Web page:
Trials - and tribulations

At the Dairy Event, former president of the BCVA (British Cattle Veterinary Association) Richard Sibley told his audience that he had asked our Ben, the Minister for Conservation and Fisheries, what would be his goal for bovine Tb?

Bradshaw's slick and slippery reply (Sibley said) was that he hoped "Not to be in the hot seat when a decision had to be made"

Well that's helpful isn't it?

How many 'Trials' does he want? One suspects, as many as it takes to get him the answer he would like.

In the last 20 years, taxpayers have funded several and all showed that if infectious badgers were removed, then surprise, surprise, cattle Tb disappeared. Totally at Thornbury, and by over 90 percent at the others. And don't forget readers, that our Ben (or whoever answered the PQ), confirmed that apart from a thorough clear out of badgers "no other contemporous change was identified". So where has your money been spent?

From 1975 - 1981 in Thornbury, a thorough clearance of badgers gave the cattle a respite until 1992 at least, by which time the badger population had recovered, but could be assumed (by the sentinels of cattle testing) to be relatively uninfected. Thornbury has the advantage of having a reasonably defined boundary in the M5 and M4 motorways and the Severn estuary. Culling in the rest of the country was limited to smaller areas averaging 7sq. km, but after 1986 that area was sanitised to just 1 sq km. The Thornbury report explains that " The removal of badgers from around Thornbury was not conceived as a scientific experiment, but as a means to control the spread of tuberculosis from badgers to cattle". Well it succeeded in that.

Other areas of the country also had a larger badger clearance at around that time, including Hartland in Devon, and Steeple-lees in Dorset, which also gave similar results. We won't bore you with too many figures.

In the Republic of Ireland, the East Offaly 'research' project ran from 1988 - 1995. This one targeted the eastern part of the county of Offaly, had a buffer area around it and used the 5 counties surrounding as 'controls'. During this 'trial' the incidence of cattle Tb dropped from 326 per year in 1988, to just 30 in 1995. A reduction of 90 percent. Not quite as good as Thornbury, but the buffer area was not as secure. When the clearance began in the central clearance zone, a lot of movement was seen as badgers who couldn't read the 'Keep Out' signs moved into the vacant area.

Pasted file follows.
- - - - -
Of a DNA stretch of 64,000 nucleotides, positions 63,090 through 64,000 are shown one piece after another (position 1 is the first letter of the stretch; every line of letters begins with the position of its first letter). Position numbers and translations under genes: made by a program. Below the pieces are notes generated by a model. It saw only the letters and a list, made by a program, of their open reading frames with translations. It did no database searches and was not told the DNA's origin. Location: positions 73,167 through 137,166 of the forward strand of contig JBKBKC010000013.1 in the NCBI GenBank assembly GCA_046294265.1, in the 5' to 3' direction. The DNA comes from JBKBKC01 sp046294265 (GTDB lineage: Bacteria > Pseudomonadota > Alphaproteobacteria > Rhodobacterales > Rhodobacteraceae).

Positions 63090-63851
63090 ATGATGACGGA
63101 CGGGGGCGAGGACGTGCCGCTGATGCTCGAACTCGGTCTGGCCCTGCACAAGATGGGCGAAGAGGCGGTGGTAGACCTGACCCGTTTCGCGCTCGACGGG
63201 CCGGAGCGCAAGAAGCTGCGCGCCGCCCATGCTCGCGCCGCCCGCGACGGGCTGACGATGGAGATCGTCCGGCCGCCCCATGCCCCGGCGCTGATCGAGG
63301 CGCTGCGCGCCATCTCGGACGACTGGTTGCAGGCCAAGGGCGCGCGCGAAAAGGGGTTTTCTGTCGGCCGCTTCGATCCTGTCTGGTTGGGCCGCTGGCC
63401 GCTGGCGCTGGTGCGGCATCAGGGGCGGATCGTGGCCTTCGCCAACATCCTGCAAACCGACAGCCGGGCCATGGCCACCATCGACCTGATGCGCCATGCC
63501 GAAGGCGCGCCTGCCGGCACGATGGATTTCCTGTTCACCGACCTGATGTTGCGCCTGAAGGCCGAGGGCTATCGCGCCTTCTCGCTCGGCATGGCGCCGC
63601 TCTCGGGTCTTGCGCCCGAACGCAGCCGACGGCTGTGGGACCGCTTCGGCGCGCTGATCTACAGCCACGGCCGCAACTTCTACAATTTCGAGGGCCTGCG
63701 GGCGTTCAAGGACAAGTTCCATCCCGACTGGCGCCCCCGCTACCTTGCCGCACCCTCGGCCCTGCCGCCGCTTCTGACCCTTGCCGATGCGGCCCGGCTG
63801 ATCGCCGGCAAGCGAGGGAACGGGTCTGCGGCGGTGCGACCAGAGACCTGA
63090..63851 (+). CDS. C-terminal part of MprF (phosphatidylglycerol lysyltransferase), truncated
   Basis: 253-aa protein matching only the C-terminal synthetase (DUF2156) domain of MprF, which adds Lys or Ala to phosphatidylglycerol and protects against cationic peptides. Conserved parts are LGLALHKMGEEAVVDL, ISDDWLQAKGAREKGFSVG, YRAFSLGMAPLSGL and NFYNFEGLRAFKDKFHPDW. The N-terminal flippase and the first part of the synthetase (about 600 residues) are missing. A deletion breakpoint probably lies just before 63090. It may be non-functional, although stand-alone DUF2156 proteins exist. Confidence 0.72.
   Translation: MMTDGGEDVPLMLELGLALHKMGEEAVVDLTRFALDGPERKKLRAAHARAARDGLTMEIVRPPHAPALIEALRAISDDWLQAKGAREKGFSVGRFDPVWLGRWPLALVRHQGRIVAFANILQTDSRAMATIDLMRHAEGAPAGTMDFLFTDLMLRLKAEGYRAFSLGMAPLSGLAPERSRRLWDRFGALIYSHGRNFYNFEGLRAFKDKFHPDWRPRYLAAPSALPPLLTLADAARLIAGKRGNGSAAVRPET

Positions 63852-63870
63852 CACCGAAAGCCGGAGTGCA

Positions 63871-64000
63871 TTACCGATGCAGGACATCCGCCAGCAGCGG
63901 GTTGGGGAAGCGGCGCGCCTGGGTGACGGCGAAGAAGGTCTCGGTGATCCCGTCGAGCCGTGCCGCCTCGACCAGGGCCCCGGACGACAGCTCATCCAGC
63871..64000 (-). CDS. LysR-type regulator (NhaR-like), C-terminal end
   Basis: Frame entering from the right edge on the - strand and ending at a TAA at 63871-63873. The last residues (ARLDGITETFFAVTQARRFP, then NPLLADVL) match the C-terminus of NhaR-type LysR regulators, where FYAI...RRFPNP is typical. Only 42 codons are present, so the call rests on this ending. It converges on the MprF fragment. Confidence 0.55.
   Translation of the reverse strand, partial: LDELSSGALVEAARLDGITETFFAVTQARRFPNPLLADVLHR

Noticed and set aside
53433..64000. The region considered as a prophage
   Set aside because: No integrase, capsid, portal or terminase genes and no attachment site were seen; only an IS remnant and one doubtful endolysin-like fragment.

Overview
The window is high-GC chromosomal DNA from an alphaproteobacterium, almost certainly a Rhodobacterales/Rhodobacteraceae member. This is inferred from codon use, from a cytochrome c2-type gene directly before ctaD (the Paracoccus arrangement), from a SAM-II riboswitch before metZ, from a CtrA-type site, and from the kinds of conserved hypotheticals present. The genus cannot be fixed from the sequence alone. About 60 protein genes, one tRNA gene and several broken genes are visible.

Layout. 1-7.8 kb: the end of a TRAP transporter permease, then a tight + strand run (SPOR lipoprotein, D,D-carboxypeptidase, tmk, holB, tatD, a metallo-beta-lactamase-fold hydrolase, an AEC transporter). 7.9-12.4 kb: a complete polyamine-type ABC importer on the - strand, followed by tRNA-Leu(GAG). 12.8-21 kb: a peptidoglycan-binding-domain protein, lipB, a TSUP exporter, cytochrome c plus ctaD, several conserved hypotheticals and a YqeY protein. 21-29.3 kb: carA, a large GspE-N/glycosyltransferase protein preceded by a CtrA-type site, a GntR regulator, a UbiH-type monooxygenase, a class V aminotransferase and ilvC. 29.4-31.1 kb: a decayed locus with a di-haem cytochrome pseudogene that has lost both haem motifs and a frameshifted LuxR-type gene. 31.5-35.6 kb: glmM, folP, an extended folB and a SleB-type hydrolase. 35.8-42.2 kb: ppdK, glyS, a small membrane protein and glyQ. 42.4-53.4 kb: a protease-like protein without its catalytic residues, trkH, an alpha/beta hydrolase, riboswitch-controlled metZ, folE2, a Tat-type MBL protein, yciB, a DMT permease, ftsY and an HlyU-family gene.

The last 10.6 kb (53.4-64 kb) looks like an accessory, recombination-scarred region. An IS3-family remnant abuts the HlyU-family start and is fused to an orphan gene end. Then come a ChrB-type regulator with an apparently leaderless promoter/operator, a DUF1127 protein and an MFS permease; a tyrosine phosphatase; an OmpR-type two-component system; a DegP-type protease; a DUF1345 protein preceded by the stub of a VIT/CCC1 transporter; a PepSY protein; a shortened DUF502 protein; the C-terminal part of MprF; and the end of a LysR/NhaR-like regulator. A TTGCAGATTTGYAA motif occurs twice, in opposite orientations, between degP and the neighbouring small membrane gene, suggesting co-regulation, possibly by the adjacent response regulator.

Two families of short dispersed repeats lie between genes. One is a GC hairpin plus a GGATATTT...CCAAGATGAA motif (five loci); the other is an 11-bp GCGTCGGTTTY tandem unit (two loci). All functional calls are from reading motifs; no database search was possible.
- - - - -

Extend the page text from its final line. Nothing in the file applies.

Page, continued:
In 1996 following Offaly, further 'trials' began in what was quaintly referred to as Central Removal areas. Sounds like Pickfords doesn't it? These were located in Counties of Cork, Donegal, Kilkenny, and Moneghan, and their interim report in 1999 concluded that "where cattle Tb is endemic, there is no choice but to remove tuberculous badgers". This trial was a Krebs look-alike, in fact Professor Krebs could have saved us all a lot of money by accepting their findings. He went and had a look, then made ours slightly different shape, and christened them 'Krebs'. Although they finished in 2002 and should have reported a year ago, the results have been a tad slow in coming forward. They've been referred to, both by Professor Godfray and now by outgoing Irish Agriculture minister Joe Walsh. Godfray confirmed that he had been briefed on the Four Area trial, and that he " Believed it provided strong support for the presence of bovine tb reservoirs in badgers , that result in cattle infections".

Joe Walsh has said that the extensive Irish badger culling trials prove beyond all doubt that culling badgers reduces the Tb incidence in cattle. Scientists involved in the trial have confirmed (Farmers Guardian) that they have seen a reduction in cattle Tb that mirrored Offaly. Up to 90 percent.

And we have Professor Bourne. And Krebs. Incomplete after 7 years and needing another 3 to finish and report. And a Minister of Conservation and Fisheries who is reported to have said that his aim for bovine Tb is "Not to be in the hot seat when a decision has to be made".

Wednesday, September 22, 2004

Badgers and bovine TB

This is the text of a letter in the current edition of The Veterinary Record (18 September). It should be engraved on the heart of Mr Bradshaw, preferably without anaesthetic.

As a members of the newly formed Veterinary Association for Wildlife Management, we are dismayed to read the recent (13th) report of the House of Commons Environment, Food and Rural Affairs Committee (EFRACom) on bovine TB and DEFRA’s earlier consultation document, and to note an absence of any strategy or intention to address the uncontrolled and expanding badger population and the problem of endemic bovine TB in that species.

The recommendations of the EFRACom, which are wholly centred on control of the disease in cattle, unashamedly ignore the basic problem in badgers. We are particularly dismayed to note that our own association, the BVA, in its submission to DEFRA seems to encourage this politically motivated denial of the problem in badgers by stating that: Badger culling might not be an acceptable option as far as the general public is concerned and a badger management policy might be the preferred option. Culling could only be acceptable if it was proven beyond doubt that there was no alternative action to control TB in cattle.

Such a statement is a recipe for inaction and music to the ears of a paralysed Government which wants more and more consultation and no decision. Furthermore, it is a pity that, as a profession, we appear to speak with two voices, since the RCVS in its brief but cogently argued submission to the EFRACom conclude by hoping “That the select committee will encourage the Government to recognise that its present policy of waiting for the outcome of the culling trial is not sustainable.” So what do we get from the EFRACom? A statement to the effect that a decision about the culling of badgers must await the outcome of the randomised badger culling trials. An outcome which, as the RCVS again cogently argued in its submission, is likely to be inconclusive.